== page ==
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OOC: You might also want to use Lybia's national flag as a bad flag. Sometimes, having a flag too simple is bad.

Edit: Also, in your opinion, would you consider the ENA flag to be a good one?

Flagagainrc9.png

Edited by ameris

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I think it has one too many colors. Or maybe it's the lack of contrast between the brown, red and black. Something isn't right, but it's close.

And yeah, obviously Libya is too simple. For those who don't know, Libya's flag is an undecorated solid green sheet.

Edited by Cirrus

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moderate.png

This is the flag of the Soviet Republic of Gallipoli. You like?

Let's see if I can remember the symbolism...

The red and black are the traditional colors of socialism and anarchism respectively (you knew that). Their arrangement indicates socialism's more exalted position in my nation while acknowledging anarchists' contributions, and also evokes the anarcho-syndicalist flag without being quite so ugly. The crescent moon is a symbol of Islam, but is turned to the left rather than the right as is the normal use. This is to show Gallipoli's turn towards laicism and secularism rather than religiosity or theocracy. The arrow is a symbol for Turks, and evokes a warrior past and a will to fight to maintain the gains of the socialist revolution. The star symbolizes the hope for a more just future.

P.S. you'll get a free shave if you know which RL flag is my flag's closest analogue

Edited by Sovyet Gelibolu

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moderate.png

This is the flag of the Soviet Republic of Gallipoli. You like?

Let's see if I can remember the symbolism...

The red and black are the traditional colors of socialism and anarchism respectively (you knew that). Their arrangement indicates socialism's more exalted position in my nation while acknowledging anarchists' contributions, and also evokes the anarcho-syndicalist flag without being quite so ugly. The crescent moon is a symbol of Islam, but is turned to the left rather than the right as is the normal use. This is to show Gallipoli's turn towards laicism and secularism rather than religiosity or theocracy. The arrow is a symbol for Turks, and evokes a warrior past and a will to fight to maintain the gains of the socialist revolution. The star symbolizes the hope for a more just future.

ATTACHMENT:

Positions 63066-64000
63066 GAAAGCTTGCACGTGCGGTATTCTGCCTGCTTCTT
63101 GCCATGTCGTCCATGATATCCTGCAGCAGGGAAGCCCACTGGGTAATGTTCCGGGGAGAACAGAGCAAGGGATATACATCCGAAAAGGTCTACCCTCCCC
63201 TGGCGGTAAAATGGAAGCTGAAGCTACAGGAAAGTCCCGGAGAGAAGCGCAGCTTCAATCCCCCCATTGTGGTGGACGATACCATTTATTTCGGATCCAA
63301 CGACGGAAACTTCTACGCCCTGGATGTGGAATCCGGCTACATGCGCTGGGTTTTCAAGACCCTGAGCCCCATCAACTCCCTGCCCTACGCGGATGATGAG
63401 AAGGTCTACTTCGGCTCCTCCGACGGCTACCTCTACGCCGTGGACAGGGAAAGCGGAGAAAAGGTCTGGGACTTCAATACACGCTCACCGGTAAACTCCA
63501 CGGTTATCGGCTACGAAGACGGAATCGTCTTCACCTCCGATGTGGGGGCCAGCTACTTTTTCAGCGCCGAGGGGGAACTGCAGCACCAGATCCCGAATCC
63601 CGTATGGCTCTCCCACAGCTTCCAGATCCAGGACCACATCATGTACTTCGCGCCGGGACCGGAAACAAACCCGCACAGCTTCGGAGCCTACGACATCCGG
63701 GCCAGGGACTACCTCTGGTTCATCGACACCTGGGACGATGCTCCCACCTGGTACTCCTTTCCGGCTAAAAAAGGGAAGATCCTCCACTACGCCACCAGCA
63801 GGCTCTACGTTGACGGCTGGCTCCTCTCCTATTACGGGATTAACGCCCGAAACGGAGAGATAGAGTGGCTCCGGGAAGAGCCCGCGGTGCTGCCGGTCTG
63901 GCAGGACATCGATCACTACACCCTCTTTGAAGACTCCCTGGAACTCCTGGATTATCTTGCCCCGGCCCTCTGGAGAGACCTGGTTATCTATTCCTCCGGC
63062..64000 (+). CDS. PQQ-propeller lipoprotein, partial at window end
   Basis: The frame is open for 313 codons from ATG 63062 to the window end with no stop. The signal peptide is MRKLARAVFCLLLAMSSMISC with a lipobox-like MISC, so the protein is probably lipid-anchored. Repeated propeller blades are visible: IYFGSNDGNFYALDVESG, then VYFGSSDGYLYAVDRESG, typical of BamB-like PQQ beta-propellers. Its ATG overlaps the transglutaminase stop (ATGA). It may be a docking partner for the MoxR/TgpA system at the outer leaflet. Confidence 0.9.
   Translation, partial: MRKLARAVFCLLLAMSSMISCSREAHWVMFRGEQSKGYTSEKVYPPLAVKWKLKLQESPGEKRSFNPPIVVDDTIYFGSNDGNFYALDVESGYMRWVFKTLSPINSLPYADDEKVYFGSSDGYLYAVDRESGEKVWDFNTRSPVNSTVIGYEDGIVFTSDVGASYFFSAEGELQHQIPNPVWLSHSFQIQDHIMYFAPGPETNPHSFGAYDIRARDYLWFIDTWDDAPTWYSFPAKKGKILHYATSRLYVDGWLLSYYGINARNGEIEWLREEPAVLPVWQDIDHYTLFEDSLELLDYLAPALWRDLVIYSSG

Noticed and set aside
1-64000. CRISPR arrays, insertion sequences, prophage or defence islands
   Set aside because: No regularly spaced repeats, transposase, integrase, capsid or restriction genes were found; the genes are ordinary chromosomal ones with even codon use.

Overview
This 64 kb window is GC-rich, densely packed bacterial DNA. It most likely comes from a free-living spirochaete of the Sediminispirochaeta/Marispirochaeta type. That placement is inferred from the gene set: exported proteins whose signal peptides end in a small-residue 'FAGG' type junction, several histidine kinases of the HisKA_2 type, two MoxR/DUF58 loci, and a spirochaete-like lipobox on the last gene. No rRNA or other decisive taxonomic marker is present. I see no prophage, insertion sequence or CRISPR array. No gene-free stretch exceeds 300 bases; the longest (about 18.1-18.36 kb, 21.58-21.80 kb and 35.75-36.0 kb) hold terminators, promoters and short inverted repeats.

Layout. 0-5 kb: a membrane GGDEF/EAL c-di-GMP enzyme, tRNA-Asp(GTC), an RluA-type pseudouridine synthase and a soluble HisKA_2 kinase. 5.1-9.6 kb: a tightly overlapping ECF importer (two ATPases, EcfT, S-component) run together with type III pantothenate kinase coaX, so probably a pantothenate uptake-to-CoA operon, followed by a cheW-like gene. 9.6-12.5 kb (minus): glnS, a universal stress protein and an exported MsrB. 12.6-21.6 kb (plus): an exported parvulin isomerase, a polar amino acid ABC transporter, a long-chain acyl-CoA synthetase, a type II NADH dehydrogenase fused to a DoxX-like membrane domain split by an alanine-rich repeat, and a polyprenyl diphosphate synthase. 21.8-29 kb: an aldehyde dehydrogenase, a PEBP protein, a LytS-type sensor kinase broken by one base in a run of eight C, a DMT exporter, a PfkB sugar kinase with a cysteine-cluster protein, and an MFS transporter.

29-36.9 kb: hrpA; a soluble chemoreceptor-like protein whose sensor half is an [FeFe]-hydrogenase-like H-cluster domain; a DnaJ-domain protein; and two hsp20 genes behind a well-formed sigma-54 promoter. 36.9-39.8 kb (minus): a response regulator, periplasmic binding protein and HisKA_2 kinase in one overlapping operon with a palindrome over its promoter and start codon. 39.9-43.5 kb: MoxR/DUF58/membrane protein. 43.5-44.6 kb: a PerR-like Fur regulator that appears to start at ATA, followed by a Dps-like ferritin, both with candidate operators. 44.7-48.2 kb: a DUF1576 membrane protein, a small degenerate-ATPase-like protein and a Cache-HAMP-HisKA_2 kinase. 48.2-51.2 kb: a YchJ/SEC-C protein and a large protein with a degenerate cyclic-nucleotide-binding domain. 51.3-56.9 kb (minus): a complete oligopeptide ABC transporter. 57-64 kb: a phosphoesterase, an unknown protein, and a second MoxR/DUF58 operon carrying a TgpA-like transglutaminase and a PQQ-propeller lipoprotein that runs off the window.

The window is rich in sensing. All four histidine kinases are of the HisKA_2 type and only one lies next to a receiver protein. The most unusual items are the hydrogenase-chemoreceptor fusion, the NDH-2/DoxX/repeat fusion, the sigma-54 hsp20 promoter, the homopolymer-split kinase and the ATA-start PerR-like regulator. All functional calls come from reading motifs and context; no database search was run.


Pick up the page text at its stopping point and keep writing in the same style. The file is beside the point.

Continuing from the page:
P.S. you'll get a free shave if you know which RL flag is my flag's closest analogue

Turkey?

tu-lgflag.gif

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Photoshop

GIMP

Paint Shop Pro

Paint will do it for you if it's super simple, I guess.

Or if you have the near-infinite patience required to go through thousands of pixels and make miniscule color changes to each one individually.

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Another rather strange flag is the Mozambiqu flag

mz-lgflag.gif

It depicts a hoe for farming which is quite unusual in Mozambique. The book is also quite startling to see on the flag as well in a country renown for poverty. However the symolism of the AK-47 with attached bayonet is unmatched on any other flag I've seen. If you noticed as well, the Russian red and star is also quite evident from when the USSR were the main protectors and suppliers of weapons to Mozambique. The Russian red is also quite evident on some of the other flags, like the Angolan one below. The green, black, white and yellow, in my opnion do a good job of capturing the African colours. Perhaps the only failing from the perscribed list above is that the left side of the flag is far more detailed than the right and center of the flag. However, if I heard right, they are planning on doing away with this flag - the AK portaits too much of a negaitive image. In some ways this is a real shame as it is perhaps a rare kind of flag that says so much just by a simple image and colouring. On the other hand, perhaps what Mozambique really needs in a clean break from the past... the arguements are endless.

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seflagrx6.png

I made that for a RP, I think it fits well. It has 3 Alchemic Symbols that represent words, the Green banner to reprsent farming, a major part of the nation, it's outlined in gold, showing Royalty or superiority. It's purple because I wanted it to be purple.

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OOC: You might also want to use Lybia's national flag as a bad flag. Sometimes, having a flag too simple is bad.

Nope, it follows rule #5. It was a US Colony.

Edited by Grand Vizier